If you listen to Philip Glass, you’ve no doubt heard of the composer Steve Reich. Along with Glass, Terry Riley, and La Monte Young, Reich is hailed as a pioneer of minimal music, a movement that started in the ’60s and owes homage to the bizarre, experimental works created in the late ’40s and ’50s by the renowned, Viking-helmet-wearing musician Moondog. Now 80, Reich is still churning out compositions, like Runner, which was commissioned by Cal Performances and will be premiered by Ensemble Signal at UC Berkeley’s Hertz Hall on Sunday, Jan. 29. Other recent works from the percussion-loving octogenarian, like 2008’s Double Sextet and 2012’s Radio Rewrite, will be performed at the event, and Reich himself will make an appearance along with Ensemble Signal’s director and conductor, Brad Lubman, for a rendition of his 1972 classic, Clapping Music. If you’ve always wanted to see the man who popularized using tape loops to create phasing patterns, now’s your chance.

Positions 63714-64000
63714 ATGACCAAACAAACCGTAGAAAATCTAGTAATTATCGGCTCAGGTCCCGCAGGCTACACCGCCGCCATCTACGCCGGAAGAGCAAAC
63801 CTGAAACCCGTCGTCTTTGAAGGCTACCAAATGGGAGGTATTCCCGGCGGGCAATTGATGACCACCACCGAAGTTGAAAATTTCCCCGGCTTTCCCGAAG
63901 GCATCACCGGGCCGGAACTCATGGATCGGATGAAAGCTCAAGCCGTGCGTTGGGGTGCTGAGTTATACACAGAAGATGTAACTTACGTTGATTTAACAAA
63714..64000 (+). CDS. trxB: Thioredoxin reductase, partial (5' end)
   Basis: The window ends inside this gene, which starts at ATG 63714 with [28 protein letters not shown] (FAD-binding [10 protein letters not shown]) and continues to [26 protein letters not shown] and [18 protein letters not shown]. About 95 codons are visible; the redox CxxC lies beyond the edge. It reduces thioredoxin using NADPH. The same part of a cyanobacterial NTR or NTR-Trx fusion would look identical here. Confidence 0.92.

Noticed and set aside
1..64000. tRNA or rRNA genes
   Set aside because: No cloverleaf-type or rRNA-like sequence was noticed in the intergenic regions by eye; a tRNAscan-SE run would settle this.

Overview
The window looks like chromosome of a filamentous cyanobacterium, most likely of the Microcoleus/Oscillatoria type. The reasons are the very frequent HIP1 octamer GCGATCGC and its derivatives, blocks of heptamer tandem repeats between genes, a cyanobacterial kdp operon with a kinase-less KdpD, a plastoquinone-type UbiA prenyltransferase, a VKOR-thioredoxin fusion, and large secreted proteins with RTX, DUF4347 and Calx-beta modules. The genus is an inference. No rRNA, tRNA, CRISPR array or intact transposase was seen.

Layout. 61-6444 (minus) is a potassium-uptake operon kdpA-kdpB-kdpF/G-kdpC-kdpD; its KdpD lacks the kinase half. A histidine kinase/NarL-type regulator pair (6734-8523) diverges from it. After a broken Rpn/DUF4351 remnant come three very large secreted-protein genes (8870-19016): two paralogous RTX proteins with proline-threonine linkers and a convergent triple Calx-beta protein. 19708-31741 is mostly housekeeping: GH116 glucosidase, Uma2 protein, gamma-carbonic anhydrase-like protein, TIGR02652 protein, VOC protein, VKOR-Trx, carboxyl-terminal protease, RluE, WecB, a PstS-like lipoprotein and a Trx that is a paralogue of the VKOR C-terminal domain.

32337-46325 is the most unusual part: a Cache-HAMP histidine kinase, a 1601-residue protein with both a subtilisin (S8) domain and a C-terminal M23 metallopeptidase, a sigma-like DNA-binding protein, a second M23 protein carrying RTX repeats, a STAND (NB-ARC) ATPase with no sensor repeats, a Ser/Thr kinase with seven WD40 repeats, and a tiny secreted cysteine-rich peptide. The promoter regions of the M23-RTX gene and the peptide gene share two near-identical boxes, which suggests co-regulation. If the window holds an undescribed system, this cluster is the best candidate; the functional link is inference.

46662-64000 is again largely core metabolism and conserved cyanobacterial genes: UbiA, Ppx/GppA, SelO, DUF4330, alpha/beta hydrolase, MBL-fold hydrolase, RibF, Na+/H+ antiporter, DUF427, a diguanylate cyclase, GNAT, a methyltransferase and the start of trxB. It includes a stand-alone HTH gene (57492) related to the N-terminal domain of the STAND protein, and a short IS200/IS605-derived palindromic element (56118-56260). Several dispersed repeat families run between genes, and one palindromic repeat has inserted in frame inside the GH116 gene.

With Ensemble Signal at 7 p.m., Sunday, Jan. 29, at Hertz Hall on the UC Berkeley campus. $36-$126; calperformances.org